Consumer demand for new and higher-quality foods has forced the food industry to develop new sterilization and pasteurization systems and to optimize current practices so that such demands can be satisfied without any negative impact on food safety. One of the main areas of current investigation is related to the use of heat in the food preservation, the main objective is the application of the minimum heat levels to destroy or to inhibit the development of the pathogen and spoiling microorganisms and to provide food with a longer shelf life. Technological developments such as treatment with high temperatures for short time periods (HTST or UHT) and the aseptic processing of food containing particles are very interesting because of the potential advantages that they offer from the point of view of nutritive and organoleptic food quality. With the objective of guaranteeing the microbiological safety of food preserved by heat, a strict evaluation of the thermal process is necessary. However, the conventional validation methods of these preservation processes are not always appropriate due to the way in which the food is produced and thermally processed. The time temperature integrators (TTIs) offer an alternative to the thermocouples and the conventional microbiological methods used to quantify the impact of thermal treatment on the microorganisms and others of food components such as vitamins or enzymes. In this chapter, a historical perspective is given on the systems used in the evaluation of the thermal processes and the development and the use of the TTI as a tool for ensuring the safety of thermally processed foods is described.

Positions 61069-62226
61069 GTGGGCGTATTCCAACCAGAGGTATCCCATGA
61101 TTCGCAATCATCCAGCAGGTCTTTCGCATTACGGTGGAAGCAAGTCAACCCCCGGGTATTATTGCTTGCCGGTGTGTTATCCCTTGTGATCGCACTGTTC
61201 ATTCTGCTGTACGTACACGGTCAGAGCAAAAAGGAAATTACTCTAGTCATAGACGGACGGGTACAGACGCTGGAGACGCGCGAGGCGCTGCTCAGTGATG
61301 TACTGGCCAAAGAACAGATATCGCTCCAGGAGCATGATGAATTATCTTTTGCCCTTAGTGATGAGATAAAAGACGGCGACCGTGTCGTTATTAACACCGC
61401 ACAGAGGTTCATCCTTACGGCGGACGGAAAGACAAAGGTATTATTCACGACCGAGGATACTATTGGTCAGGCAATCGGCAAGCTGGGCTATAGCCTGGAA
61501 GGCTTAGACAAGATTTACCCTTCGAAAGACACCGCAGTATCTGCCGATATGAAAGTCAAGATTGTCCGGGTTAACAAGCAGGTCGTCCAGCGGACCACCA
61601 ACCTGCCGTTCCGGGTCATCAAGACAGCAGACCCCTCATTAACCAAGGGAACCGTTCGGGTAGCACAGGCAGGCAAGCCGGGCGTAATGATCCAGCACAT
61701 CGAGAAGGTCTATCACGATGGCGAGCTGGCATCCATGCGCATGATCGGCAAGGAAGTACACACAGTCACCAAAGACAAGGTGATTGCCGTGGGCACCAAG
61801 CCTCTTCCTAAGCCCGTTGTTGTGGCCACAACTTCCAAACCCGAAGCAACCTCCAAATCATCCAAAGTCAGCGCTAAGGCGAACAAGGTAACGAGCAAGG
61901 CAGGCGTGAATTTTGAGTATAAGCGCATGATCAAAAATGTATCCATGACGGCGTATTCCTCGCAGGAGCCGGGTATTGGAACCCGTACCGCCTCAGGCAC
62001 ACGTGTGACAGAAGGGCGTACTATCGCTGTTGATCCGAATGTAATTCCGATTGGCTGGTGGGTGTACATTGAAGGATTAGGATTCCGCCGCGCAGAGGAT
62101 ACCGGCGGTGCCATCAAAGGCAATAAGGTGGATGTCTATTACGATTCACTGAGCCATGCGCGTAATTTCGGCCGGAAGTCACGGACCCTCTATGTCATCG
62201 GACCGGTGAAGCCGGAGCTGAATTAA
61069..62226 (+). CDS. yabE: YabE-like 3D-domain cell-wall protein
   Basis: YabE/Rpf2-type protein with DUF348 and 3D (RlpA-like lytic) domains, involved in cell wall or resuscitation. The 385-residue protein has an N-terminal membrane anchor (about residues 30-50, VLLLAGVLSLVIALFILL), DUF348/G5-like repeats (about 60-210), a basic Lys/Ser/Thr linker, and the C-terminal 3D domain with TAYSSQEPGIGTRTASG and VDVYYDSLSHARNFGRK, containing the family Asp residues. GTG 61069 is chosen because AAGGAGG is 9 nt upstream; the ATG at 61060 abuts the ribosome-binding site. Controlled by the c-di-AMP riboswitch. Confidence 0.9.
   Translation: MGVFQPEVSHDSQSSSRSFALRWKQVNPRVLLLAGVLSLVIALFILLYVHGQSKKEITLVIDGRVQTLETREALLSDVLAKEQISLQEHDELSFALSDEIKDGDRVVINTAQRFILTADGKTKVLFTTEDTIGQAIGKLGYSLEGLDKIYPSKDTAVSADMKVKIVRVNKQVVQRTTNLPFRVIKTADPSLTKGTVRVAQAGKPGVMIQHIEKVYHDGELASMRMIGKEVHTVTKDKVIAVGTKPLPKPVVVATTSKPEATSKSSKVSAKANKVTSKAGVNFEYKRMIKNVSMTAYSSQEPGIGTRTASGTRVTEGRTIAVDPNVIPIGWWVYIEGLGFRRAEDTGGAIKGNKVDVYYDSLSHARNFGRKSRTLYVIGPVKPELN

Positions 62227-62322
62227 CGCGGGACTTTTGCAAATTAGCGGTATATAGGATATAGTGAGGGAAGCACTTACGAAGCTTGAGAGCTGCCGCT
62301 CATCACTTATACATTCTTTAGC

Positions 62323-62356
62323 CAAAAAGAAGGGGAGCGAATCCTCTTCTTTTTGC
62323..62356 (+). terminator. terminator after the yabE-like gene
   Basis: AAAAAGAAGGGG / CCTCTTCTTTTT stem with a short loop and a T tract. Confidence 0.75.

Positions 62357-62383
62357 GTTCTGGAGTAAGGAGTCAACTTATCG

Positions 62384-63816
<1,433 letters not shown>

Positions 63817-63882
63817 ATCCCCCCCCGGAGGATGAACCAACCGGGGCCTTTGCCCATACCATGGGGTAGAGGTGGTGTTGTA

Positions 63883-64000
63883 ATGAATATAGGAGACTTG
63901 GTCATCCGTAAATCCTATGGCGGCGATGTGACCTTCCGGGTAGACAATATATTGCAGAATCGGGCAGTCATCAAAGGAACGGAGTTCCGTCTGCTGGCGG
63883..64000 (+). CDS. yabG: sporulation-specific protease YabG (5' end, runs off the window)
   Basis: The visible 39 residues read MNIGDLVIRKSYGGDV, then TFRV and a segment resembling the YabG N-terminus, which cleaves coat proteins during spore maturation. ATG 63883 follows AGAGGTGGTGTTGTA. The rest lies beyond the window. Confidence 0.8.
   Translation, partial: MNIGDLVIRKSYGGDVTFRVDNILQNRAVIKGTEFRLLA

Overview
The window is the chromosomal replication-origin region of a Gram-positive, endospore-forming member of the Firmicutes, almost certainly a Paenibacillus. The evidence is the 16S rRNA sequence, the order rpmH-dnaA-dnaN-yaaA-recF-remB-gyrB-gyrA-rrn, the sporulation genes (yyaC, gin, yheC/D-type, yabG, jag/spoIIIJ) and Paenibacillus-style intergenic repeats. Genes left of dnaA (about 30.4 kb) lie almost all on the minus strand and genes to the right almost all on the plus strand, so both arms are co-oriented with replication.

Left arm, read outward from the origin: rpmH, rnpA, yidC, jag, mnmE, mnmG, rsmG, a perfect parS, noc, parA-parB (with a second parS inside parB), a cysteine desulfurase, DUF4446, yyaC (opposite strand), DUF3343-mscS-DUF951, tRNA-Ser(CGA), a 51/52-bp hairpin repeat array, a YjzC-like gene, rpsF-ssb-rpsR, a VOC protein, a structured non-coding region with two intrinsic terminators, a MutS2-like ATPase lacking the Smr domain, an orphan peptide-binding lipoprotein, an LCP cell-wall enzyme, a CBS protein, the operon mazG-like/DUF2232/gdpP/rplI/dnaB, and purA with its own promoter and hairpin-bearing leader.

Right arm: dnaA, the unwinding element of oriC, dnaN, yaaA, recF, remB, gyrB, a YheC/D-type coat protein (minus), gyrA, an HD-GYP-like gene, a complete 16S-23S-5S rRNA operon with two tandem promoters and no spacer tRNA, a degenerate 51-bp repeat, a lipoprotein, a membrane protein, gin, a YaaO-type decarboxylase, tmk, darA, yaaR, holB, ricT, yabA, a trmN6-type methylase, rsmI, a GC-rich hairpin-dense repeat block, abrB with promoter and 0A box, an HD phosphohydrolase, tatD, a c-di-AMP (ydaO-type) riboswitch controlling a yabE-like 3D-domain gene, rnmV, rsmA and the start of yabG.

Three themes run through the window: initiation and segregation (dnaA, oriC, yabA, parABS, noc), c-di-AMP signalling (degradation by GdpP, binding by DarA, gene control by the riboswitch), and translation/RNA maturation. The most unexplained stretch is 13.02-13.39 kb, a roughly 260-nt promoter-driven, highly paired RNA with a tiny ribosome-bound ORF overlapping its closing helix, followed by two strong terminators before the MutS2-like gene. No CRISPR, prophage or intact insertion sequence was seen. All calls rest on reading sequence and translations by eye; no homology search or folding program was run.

|Original language||English (US)|
|Title of host publication||Thermal Food Processing|
|Subtitle of host publication||New Technologies and Quality Issues, Second Edition|
|Number of pages||19|
|State||Published - Jan 1 2012|
Bibliographical notePublisher Copyright:
© 2012 by Taylor & Francis Group, LLC.
Copyright 2019 Elsevier B.V., All rights reserved.